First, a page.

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NBC and 'SNL' targeted over Jesus skit. Do such ad boycotts work?

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Such calls for ad boycotts pop up regularly to punish a media outlet for airing or distributing content deemed offensive – and they come from both the left and the right of the political spectrum. Last year, conservative radio host Rush Limbaugh was the target of a such an ad-pulling campaign after he smeared Georgetown University law student Sandra Fluke as a "slut" after she testified before Congress in favor of making birth control broadly available through health insurance. Disney"Dr. Laura" Schlessinger's talk show, Glenn Beck's talk show, Rolling Stone, and a host of others have all been boycott targets.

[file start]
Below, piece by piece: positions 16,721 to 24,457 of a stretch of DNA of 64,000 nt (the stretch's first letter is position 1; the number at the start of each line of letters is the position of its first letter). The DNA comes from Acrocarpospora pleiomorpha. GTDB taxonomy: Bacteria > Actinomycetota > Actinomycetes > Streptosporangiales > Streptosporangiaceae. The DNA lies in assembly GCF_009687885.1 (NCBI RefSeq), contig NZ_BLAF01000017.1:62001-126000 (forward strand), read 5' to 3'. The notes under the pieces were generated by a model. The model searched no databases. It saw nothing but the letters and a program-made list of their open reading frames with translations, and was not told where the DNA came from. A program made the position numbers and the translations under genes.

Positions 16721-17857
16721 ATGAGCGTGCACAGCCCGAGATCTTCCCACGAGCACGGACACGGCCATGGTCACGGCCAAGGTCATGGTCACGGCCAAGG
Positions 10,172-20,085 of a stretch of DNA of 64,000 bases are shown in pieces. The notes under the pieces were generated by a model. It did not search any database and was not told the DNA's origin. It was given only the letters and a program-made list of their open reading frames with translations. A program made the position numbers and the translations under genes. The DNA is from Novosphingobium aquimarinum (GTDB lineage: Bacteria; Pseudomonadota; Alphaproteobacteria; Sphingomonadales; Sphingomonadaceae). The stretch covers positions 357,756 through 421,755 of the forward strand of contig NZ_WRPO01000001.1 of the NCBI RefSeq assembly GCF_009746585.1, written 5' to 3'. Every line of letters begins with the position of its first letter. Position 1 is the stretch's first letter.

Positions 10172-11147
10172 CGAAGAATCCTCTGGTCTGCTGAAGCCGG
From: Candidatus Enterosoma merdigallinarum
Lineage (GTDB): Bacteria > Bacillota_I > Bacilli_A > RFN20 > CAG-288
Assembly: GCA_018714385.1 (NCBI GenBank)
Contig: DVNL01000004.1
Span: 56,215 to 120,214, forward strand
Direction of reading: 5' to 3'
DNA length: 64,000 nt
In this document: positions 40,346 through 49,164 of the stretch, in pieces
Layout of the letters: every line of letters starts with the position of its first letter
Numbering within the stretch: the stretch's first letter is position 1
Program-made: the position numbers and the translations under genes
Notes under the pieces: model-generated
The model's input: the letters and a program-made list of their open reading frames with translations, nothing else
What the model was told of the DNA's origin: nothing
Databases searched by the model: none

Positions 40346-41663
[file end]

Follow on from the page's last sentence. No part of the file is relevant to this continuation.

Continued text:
Such campaigns seldom lead a media outlet to drop a show, nor is there evidence that they cause the content of such shows to become more tempered, say media analysts. What they often do achieve, however, is a spirited discussion about a particular issue or even about free speech rights – at least in America.

This campaign and others “are not so effective in their direct effort,” says Robert Thompson, founder of the Bleier Center of Television and Popular Culture at Syracuse University in New York. After all, he notes, Rush Limbaugh is still on the air, despite a massive sponsor defection at the time of the campaign. Rather, the role they play “is to become a catalyst for extremely important and ultimately influential cultural conversations about important topics.”

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